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Thursday 8 December 2016

Families will be 'nuked' in Ulster loan sale - campaigner

Published 26/05/2016 | 02:30

'Ulster Bank is offering more than 900 family home loans to so-called vulture funds, as part of a bigger sale aimed at clearing the decks of the bank's legacy of boom-era problem assets'. Photo: Bloomberg
'Ulster Bank is offering more than 900 family home loans to so-called vulture funds, as part of a bigger sale aimed at clearing the decks of the bank's legacy of boom-era problem assets'. Photo: Bloomberg
'Click image to enlarge'

A massive sell-off of problem mortgages by Ulster Bank will trigger a wave of similar deals, debt campaigners have warned.

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Ulster Bank is offering more than 900 family home loans to so-called vulture funds, as part of a bigger sale aimed at clearing the decks of the bank's legacy of boom-era problem assets.

Loan sales by banks are now common in Ireland but most involve business debt. Up to now, most mainstream lenders have shied away from selling mortgage customers' debt, for fear of being seen to throw vulnerable borrowers to so-called vulture funds.

David Hall of the Irish Mortgage Holders' Organisation said it means vulnerable people will be "nuked and sold to vulture funds."

However, a spokeswoman for Ulster Bank said borrowers whose loans are now being sold are not "typical customers."

"Ulster Bank has confirmed a significant impaired loan portfolio sale enabling the bank to strengthen its balance sheet for the benefit of its customers and much needed competition in the banking market. The loans involved do not belong to typical customers; they are all in Ulster Bank's problem debt management unit and in arrears or under specialist management for a significant period of time."

Mortgage customers in short-term arrears and farmers with cash flow difficulties linked to falling milk prices will not see their Ulster Bank loans sold off by the bank, but borrowers now most at risk of repossession will.

The sale of €2.5bn of distressed business loans (65pc), buy-to-let mortgages (23pc) and owner-occupier mortgages (12pc) is aimed at substantially clearing out all remaining toxic property linked loans on the bank's book on both sides of the border.

Unlike AIB and Bank of Ireland, which both transferred masses of bad loans to Nama after the crash, Ulster Bank has had to work through all of its own problem property loans.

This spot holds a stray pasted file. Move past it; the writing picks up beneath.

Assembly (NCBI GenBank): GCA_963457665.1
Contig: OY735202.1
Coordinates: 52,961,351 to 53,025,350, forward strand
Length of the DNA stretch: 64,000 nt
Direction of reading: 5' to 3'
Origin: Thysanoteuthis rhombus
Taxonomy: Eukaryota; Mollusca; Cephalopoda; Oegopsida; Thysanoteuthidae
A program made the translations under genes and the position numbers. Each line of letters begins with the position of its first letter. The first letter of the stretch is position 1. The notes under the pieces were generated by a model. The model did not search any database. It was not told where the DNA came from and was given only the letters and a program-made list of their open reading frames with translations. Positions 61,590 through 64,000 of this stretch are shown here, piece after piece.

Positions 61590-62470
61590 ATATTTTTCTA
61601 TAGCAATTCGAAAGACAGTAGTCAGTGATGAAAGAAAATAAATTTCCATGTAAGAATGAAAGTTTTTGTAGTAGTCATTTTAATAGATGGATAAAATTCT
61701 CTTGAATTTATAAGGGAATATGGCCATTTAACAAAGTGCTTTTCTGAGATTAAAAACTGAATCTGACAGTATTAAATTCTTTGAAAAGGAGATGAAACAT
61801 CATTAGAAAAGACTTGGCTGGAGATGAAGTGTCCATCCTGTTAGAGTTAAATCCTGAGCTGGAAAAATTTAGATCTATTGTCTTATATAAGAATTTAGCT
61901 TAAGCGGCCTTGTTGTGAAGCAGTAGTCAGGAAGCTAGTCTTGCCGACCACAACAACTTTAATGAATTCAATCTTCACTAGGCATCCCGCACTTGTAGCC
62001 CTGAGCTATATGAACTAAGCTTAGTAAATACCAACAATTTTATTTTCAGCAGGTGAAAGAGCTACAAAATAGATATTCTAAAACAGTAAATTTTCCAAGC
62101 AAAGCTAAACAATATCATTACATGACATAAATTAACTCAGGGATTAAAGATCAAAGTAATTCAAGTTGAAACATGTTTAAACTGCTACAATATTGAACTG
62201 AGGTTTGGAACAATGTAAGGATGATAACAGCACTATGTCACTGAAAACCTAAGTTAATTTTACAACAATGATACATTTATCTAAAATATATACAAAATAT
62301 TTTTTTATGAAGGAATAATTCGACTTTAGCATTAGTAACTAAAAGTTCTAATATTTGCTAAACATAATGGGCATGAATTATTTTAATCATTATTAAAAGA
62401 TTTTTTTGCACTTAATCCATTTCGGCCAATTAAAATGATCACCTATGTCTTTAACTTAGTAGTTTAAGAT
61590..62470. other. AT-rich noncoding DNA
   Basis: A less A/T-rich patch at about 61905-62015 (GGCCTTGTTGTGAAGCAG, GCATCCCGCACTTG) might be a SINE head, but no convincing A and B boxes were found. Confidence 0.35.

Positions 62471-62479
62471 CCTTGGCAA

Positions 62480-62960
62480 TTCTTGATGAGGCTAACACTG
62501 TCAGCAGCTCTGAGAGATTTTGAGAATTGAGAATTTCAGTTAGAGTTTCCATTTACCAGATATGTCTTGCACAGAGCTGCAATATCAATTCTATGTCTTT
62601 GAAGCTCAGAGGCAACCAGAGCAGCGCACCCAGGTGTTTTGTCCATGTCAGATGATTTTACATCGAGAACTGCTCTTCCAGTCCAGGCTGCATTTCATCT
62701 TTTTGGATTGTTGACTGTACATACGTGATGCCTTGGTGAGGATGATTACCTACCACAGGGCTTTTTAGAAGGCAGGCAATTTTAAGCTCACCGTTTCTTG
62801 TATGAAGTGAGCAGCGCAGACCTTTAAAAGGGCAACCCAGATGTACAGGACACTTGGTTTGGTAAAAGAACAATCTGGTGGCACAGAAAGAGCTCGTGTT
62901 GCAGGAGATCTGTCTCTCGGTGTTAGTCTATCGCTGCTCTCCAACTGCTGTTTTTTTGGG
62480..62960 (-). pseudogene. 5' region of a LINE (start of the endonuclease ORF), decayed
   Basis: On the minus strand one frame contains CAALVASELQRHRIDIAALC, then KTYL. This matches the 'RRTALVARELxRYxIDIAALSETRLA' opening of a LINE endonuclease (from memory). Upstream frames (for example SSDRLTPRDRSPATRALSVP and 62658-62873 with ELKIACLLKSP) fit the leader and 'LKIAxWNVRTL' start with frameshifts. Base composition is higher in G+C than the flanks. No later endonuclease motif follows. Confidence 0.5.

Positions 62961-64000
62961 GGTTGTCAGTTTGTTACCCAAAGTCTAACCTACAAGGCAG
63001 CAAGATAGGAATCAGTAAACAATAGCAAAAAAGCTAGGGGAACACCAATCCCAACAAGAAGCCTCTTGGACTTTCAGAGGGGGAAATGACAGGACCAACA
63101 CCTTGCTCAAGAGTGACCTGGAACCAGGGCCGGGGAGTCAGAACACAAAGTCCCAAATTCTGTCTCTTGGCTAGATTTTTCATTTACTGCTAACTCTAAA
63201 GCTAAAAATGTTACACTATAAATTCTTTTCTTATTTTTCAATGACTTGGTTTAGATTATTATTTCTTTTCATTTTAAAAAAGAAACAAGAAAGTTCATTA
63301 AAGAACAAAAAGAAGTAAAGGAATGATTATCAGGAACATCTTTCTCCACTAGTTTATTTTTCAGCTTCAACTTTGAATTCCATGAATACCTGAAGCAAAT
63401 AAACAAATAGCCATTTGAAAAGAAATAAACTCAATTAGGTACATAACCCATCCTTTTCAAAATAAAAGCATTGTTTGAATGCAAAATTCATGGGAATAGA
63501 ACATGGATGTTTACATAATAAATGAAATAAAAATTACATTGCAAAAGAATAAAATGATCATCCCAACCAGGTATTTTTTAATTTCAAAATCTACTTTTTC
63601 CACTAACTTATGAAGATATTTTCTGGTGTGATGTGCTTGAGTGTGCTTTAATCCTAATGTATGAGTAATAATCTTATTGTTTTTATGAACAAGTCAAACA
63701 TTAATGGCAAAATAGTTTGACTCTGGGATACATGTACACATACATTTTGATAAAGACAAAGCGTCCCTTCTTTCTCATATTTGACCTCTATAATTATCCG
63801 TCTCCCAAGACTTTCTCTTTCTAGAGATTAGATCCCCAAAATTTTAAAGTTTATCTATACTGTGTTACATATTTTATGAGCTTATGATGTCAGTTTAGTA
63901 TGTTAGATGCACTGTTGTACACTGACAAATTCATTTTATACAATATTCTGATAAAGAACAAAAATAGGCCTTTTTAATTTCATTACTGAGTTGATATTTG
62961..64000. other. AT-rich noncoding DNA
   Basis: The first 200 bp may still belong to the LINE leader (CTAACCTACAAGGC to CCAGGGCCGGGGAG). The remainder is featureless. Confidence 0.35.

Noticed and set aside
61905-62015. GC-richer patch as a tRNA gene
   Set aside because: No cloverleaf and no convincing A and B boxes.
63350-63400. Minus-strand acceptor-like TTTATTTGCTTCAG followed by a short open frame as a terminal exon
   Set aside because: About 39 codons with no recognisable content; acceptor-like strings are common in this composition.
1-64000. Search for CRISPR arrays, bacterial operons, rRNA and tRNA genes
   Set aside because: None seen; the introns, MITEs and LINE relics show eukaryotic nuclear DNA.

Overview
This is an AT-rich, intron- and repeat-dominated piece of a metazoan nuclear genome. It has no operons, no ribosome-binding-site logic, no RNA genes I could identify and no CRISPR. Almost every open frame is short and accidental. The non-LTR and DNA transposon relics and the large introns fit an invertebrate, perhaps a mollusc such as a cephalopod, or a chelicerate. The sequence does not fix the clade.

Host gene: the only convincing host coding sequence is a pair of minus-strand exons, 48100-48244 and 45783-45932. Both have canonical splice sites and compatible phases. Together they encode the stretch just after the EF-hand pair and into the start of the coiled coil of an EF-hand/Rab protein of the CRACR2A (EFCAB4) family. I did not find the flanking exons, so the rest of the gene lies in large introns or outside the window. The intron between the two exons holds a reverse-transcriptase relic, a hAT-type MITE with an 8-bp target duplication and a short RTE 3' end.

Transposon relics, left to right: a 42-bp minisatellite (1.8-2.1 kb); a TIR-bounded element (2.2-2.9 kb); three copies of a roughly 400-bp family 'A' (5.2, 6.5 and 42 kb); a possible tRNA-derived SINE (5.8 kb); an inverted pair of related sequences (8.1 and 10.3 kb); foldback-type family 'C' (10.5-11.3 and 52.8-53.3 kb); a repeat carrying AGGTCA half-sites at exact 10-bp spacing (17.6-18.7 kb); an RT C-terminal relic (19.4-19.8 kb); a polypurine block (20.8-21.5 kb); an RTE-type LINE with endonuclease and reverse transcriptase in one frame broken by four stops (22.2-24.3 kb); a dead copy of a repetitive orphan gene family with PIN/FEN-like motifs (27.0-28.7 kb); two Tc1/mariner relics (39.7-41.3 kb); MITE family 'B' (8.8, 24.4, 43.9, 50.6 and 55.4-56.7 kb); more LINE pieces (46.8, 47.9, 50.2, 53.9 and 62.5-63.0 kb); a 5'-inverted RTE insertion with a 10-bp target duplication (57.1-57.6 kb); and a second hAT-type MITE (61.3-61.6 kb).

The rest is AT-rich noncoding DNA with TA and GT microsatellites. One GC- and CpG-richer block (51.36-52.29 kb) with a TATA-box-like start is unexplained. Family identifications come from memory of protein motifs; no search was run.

The type of loans involved, including the fact that all of the business and personal debt to be sold is classed as "non-performing" by the bank, means they can be expected to sell at a knockdown price.

So-called vulture funds, mainly US investors that specialise in buying bad loans, are the only likely buyers of the Ulster Bank loans.

That will raise fears that borrowers can expect a more aggressive approach once their loans have been sold, although in this case, all are already some way towards repossession.

All of the loans being sold are in deep arrears, and are being dealt with by Ulster Bank's problem debt management unit.

About 5pc, or €125m, of the total face value of the loans being put up for sale are owed by farmers, in many cases linked to off-farm investments.

It's understood those loans have been in deep distress over years, and are not a result of recent falls in milk prices.

Debtors won't be told until the sell-off closes whether their loans are included in the sale. Customers who fear their loan is now on the market can contact the bank and will be told if their account is up for sale.

The huge sale, which includes thousands of individual borrowers, including families, is the first time customers' home loans have been sold by Ulster Bank since the crash. The bank has previously offloaded in the region of €16bn of distressed commercial property loans, however.

It is understood that 95pc of the 900 owner-occupier home loans being sold are two years or more in arrears on repayments, and are classed by the bank as so-called non-cooperating borrowers.

All are already subject to legal action by the bank to repossess their home and most are three years behind on repayments.

The Central Bank's code of conduct for dealing with customers in arrears only covers customers who have engaged with their bank, so is unlikely to offer any protection to those whose mortgages are now being sold.

Their contracted rights as bank customers will not change, however, regardless of who buys the debt.

Mr Hall of the Irish Mortgage Holders' Organisation says the Ulster Bank sale will be the first of many, as other banks would now do the same.

He said mortgage holders who are part of the Ulster Bank loan book sale were likely to be people unable to make any repayments on their home loans.

"This is simply the outsourcing of the repossessions process to vulture funds," he said.

Frontline staff at Ulster Bank were informed about the planned sale, dubbed Project Oyster, yesterday.

It is expected to be completed later this year.

Irish Independent

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